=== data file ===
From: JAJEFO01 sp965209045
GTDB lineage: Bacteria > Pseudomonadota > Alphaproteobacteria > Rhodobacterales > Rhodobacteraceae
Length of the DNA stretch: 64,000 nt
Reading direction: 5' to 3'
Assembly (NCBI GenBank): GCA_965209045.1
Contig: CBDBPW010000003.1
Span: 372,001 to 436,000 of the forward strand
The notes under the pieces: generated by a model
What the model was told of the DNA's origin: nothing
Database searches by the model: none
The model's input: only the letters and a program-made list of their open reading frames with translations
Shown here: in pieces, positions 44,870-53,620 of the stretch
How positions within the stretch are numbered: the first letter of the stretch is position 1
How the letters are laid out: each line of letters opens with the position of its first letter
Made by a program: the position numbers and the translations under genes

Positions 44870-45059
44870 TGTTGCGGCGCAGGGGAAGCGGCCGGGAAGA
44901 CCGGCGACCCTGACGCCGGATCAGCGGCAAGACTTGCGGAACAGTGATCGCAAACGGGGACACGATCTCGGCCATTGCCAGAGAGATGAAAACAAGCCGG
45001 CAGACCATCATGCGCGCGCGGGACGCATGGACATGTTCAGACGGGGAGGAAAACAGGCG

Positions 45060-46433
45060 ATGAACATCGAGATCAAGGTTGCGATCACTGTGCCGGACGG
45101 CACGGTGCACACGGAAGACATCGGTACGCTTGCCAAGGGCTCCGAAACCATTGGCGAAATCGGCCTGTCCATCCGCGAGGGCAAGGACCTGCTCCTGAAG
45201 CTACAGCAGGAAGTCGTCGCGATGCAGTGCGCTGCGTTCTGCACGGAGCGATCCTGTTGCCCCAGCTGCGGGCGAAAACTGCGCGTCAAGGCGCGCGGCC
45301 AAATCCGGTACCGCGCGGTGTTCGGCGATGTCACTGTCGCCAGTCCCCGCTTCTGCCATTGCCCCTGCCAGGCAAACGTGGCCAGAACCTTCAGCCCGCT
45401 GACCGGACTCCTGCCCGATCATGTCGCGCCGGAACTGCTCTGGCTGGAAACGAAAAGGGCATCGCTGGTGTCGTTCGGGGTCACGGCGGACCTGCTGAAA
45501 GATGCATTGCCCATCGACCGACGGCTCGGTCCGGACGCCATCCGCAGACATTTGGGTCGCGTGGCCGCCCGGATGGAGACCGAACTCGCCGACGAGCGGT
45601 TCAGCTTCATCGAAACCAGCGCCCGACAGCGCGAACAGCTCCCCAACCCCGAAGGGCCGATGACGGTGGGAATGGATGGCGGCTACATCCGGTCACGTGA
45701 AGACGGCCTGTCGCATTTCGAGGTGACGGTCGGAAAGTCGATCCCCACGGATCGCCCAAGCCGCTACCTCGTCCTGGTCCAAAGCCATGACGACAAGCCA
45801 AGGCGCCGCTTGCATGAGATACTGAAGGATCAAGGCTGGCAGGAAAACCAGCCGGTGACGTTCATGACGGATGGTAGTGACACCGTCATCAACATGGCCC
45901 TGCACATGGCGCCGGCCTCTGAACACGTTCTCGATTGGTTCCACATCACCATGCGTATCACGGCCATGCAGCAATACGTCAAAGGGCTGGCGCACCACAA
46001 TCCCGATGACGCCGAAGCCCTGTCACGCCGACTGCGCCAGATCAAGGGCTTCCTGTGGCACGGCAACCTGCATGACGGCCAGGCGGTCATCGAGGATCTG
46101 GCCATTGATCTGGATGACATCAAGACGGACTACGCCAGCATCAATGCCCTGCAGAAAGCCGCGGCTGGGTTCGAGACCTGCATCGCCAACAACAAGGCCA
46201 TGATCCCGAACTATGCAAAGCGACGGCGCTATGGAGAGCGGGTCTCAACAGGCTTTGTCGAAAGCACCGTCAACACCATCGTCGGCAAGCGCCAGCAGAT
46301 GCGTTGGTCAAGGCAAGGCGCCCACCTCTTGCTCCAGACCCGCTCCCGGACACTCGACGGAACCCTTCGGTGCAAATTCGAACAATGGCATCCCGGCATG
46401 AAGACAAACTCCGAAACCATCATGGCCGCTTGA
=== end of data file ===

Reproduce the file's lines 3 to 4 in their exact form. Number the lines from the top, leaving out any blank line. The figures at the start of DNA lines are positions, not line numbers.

Length of the DNA stretch: 64,000 nt
Reading direction: 5' to 3'